What do a svelte, health-conscious athlete and a sedentary person weighing 200 lbs have in common? A high body mass index (or BMI).
This is no joke; athletes, fitness fanatics and those who are considered overweight or morbidly obese often have a similar BMI. You might find this surprising, but the real surprise should be that we’re still using this method to measure individual health.
The BMI debate rages on, so let’s find out what this calculation really measures and why we should take BMI with a pinch of (low-sodium) salt.
What Is BMI?
BMI was invented way back in the 19th Century by Adolphe Quetelet, a Belgian astronomer, mathematician, statistician, and sociologist. Quetelet wanted to devise a way to measure obesity in a population, and thus the body mass index was born.
The BMI is calculated by taking a person’s weight and comparing it to their height squared. Like this:
- A person who is 5’10” and weighs 200 lbs has a BMI of 28.7
- A person who is 175 cm tall and weighs 65 kg has a BMI of 21.2.
These measurements put the first individual in the category of “overweight” and the second in the “normal” weight category.
Typically, BMI is classified into four groups:
- Underweight = <18.5
- Normal weight = 18.5–24.9
- Overweight = 25–29.9
- Obesity = BMI of 30 or greater
Problems with the BMI
The measurement fails to account for the degree to which fat, bone mass, and muscle contribute to overall body mass. Bones and muscle are denser than fat, so a person with strong bones and a good amount of muscle mass may have a similar BMI to someone with more porous bones and a high degree of body fat.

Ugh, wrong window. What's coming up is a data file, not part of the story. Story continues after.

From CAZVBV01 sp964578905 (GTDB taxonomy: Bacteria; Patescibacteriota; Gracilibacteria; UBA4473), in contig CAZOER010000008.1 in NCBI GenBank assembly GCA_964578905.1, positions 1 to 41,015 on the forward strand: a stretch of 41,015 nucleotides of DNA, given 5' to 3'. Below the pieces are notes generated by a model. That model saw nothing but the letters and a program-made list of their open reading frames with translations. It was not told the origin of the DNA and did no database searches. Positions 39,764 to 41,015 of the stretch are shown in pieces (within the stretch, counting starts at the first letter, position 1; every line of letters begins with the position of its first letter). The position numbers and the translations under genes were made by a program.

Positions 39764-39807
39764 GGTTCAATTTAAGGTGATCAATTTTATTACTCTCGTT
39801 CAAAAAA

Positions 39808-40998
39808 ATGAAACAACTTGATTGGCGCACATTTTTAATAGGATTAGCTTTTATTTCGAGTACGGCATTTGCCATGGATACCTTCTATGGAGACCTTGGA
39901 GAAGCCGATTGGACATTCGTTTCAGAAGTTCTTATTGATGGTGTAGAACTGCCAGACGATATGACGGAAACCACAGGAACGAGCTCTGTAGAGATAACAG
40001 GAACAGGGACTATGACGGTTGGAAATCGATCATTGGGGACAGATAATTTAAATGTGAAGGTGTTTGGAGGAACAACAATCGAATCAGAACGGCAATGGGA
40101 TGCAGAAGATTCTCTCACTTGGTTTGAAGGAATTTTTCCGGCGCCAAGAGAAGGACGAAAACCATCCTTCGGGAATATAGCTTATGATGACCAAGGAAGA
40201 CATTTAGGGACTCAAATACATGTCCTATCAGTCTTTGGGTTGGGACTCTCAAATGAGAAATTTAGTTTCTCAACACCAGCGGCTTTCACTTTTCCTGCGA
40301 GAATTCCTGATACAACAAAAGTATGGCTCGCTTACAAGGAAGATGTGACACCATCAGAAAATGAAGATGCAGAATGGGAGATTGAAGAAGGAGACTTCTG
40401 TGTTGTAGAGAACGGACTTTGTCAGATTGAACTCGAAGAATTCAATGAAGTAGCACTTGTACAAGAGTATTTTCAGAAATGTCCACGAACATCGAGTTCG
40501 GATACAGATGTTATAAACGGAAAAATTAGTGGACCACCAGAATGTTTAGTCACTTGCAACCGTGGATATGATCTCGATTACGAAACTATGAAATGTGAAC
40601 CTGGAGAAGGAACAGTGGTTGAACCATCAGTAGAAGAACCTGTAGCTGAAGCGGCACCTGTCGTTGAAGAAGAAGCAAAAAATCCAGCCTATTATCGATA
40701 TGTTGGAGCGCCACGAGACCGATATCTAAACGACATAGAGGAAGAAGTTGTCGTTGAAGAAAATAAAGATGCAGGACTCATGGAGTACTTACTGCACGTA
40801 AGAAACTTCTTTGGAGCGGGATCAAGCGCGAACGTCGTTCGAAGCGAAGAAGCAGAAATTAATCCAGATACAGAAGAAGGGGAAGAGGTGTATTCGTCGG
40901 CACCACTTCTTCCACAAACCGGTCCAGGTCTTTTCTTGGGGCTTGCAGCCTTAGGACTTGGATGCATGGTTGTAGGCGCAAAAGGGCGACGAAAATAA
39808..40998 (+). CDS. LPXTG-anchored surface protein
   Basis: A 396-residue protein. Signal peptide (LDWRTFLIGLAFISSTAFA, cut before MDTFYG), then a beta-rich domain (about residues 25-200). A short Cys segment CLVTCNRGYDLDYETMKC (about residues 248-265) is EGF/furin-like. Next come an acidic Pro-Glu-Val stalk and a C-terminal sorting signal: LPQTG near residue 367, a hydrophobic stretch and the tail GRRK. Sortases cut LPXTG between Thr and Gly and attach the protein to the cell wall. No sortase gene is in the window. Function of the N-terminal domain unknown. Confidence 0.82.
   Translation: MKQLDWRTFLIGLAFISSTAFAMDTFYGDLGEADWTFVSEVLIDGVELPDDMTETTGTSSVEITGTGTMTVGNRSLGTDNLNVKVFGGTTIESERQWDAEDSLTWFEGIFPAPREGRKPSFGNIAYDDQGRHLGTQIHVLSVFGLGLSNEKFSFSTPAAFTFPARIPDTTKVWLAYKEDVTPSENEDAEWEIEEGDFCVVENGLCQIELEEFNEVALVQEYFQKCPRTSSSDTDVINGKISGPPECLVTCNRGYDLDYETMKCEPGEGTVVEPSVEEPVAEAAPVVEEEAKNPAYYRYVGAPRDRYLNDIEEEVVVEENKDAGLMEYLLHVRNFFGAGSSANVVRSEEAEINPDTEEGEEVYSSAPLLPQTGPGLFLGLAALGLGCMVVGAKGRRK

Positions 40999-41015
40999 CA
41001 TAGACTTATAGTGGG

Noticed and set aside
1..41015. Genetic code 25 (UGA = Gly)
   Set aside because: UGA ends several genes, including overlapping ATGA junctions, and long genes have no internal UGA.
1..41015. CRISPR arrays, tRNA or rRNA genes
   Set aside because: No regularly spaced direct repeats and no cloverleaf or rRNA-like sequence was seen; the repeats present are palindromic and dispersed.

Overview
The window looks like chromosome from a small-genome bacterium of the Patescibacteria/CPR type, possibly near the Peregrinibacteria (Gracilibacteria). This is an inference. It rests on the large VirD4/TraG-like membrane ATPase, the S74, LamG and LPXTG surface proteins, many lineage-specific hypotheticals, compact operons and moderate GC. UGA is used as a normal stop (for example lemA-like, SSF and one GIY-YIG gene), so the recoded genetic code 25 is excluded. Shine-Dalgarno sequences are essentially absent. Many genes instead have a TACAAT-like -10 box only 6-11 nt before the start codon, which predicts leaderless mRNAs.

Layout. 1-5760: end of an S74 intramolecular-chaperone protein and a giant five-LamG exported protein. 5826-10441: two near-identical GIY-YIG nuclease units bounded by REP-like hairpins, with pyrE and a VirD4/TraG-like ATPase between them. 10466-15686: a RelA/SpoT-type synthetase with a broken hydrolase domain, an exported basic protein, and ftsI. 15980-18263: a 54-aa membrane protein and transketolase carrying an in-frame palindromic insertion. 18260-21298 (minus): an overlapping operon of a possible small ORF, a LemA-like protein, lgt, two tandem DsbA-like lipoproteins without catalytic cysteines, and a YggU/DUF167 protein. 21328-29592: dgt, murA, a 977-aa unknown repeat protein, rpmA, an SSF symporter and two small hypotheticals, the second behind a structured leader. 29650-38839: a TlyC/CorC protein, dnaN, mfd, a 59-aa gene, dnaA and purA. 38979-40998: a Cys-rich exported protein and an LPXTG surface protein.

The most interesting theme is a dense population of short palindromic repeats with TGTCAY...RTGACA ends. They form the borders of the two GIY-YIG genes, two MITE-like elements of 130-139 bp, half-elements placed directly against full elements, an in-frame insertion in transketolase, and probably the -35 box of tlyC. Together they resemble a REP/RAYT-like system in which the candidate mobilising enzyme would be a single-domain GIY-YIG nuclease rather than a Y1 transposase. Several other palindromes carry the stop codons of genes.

The bluntness of this tool has been noted time and again by physicians and others working in public health. BMI can be useful for measuring population health as it is unlikely that a high average BMI can be attributed to an incredibly toned and muscular population with strong bones. When it comes to individuals, however, BMI is largely unhelpful, so why is it so popular?
The easy answer, of course, is that the calculation is relatively simple and easy to figure out.
Confused Logic and the BMI
The BMI is uni-directional. This means that a person with a lot of body fat will probably have a high BMI, but that a person with a high BMI does not necessarily have a lot of body fat. At best, the tool is descriptive of something you probably already know. At worst, it’s thoroughly misleading and lazy.
Again, a high BMI could mean that an individual is overweight or obese. It could also mean that a person is fit and healthy, with plenty of muscle mass, strong bones, and little fat. Conversely, a person could have a low BMI because they are largely sedentary, have low muscle and bone mass, and/or are sick, but have a fairly high proportion of body fat.
Even the best-intentioned health authorities fall prey to the twisted logic of the BMI. The US Centers for Disease Control noted that “the BMI is a reliable indicator of body fatness for people.
So, what can we use instead of BMI as a fairly robust and simple measure of health?
Alternative to the BMI
A better option is waist measurement (because central adiposity is highly correlated with poor health) and your waist to height ratio. Recommended waist sizes are as follows (and will vary for people of European, Asian, Indian, and African-American descent):
- No more than 39 or 40 inches for men
- No more than 34 or 35 inches for women.
To measure your waist, place a tape measure around the top of your hip bones at your lower back and around to the belly button.
For waist to height ratio, the aim is to have a waist circumference that is less than half of your height (i.e., 0.5). For example: if a person is 177.8 cm tall (around 5’10”), weighs 200 lbs, and has a waist size of 80 cm (around 31.5″) their BMI would be 28.7 and put them at the upper end of the overweight category. However, their waist-to-height ratio would 0.45, which is under the recommended 0.5 ratio.